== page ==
Body image outcomes assessed by instruments other than SRS questionnaires highlighted general body image alterations as well (See Table 4).

Two articles assessing body image perception by comparing milder and more severe scoliosis cases, found lower body image scores in the latter group, specifically: one study evaluating a group of patients with the Cobb angle of more than 40 degrees reported lower self-body, ideal-body and self-ideal subitems scores of SAQ compared with the less severe group at different evaluation intervals (see Table 4) (Schwieger et al., 2016); another study assessing body image disturbance through the BIDQ-S, found significantly higher scores (higher body image disturbance), in the group having the major curve angle (p < 0.001) (Soliman, 2018).

Different Treatment Approaches’ Impact on Body Representations

Among the eight studies evaluating the effects of different treatments on body image perception, two reported post-surgery improvements in BCS scores (Duramaz et al., 2018) p = 0.000 and BIDQ-S scores (Lonner et al., 2019) p < 0.0001 and one found a better impact of surgery over other traditional types of treatments assessed with the WRVAS p = 0.000 (Çolak et al., 2017). Brace effects on body image disturbances were assessed in three studies providing conflicting evidence: one reported physiotherapy-alone as a better practice than combined with brace in improving body image perception, as assessed by TAPS, (p = 0.04), (Lendzion et al., 2018); the other two did not find significant body image score differences between a group under orthotic treatment compared with a group not treated with brace (Paolucci et al., 2017), and comparing poor adherent and most adherent to brace treatment groups (Schwieger et al., 2017).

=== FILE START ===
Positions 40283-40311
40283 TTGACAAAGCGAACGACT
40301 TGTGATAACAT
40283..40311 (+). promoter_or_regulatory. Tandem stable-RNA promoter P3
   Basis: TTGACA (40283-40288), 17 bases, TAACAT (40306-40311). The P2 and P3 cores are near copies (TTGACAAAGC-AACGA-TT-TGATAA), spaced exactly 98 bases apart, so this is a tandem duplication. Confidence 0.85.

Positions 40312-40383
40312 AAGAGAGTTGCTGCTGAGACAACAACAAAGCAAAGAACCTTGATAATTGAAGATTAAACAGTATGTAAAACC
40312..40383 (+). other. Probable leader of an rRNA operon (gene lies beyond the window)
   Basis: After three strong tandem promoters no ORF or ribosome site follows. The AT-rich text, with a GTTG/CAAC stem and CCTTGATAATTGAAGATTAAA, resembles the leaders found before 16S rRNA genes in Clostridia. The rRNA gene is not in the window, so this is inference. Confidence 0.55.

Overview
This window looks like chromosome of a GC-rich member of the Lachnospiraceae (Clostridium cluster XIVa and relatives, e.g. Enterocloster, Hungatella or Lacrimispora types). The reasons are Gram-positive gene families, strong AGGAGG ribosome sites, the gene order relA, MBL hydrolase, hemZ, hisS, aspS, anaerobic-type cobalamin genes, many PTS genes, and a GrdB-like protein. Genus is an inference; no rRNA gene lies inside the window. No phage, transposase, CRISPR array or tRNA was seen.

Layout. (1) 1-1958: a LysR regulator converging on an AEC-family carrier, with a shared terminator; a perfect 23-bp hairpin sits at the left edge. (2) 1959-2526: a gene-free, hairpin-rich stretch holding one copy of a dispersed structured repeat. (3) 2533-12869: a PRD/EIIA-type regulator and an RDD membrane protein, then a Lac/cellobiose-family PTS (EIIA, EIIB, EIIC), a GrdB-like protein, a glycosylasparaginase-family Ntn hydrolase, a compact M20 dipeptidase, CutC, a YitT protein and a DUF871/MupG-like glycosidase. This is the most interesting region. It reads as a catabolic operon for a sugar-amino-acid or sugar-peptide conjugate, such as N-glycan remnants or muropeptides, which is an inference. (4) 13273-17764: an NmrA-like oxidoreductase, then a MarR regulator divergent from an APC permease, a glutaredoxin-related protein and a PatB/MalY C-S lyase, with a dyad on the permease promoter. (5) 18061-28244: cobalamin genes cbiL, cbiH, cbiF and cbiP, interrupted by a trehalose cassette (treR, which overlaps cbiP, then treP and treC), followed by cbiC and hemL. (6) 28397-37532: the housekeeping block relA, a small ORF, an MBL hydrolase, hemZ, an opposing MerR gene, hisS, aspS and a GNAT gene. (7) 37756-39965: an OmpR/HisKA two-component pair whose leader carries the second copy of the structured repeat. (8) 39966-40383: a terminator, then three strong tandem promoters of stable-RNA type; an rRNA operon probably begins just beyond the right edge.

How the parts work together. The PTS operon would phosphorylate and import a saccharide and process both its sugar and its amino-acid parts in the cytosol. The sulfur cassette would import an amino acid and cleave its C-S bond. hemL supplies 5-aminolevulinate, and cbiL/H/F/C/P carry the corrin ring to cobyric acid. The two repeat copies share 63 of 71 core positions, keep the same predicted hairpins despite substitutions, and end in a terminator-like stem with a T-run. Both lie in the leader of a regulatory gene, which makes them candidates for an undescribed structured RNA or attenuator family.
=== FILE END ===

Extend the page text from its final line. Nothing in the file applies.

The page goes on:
When compared with healthy control groups, AIS scored lower in the BCS p = 0.010 (Duramaz et al., 2018).

Correlations Between Altered Body Representations and Clinical Parameters of Scoliosis Severity

Fifteen of the 27 included articles considered correlations between body image scores and clinical or demographic variables (see Table S2).

Within the six studies analyzing correlations between participants’ age and self-image scores (Babaee et al., 2014; Cheung et al., 2002; Çolak et al., 2017; Lendzion et al., 2018; Misterska et al., 2013; Wang et al., 2014a, 2014b), just one found a significant negative correlation, with outcomes worsening at increasing age (Lendzion et al., 2018) (TAPS, p = 0.03; SRS-22, p = 0.01).

The relation between sex and scoliosis was inquired just in two studies (Cheung et al., 2002; Lendzion et al., 2018), with one finding lower body image scores in female groups assessed with Trunk Appearance Perception Scale and SRS-22 (respectively p = 0.027; p = 0.015) (Lendzion et al., 2018).

Curve localization didn’t correlate with self-image scores in any of the 8 studies investigating this relation (Asher et al., 2002; Babaee et al., 2014; Cantele et al., 2020; Cheung et al., 2002; Çolak et al., 2017; Lendzion et al., 2018; Lonner et al., 2019; Wang et al., 2014a, 2014b).

Conversely, correlations between scoliosis severity (Cobb angle) and self-image scores were significant in 7 out of 10 studies, revealing a negative correlation between scoliosis severity and satisfaction with body image as assessed by SRS questionnaires and Trunk Appearance Perception Scale (Brewer et al., 2013; Cantele et al., 2020; Cheung et al., 2002; Lendzion et al., 2018; Misterska et al., 2013; Wang et al., 2014a, 2014b; Watanabe et al., 2007), (see Table S2 of the supplementary materials for details).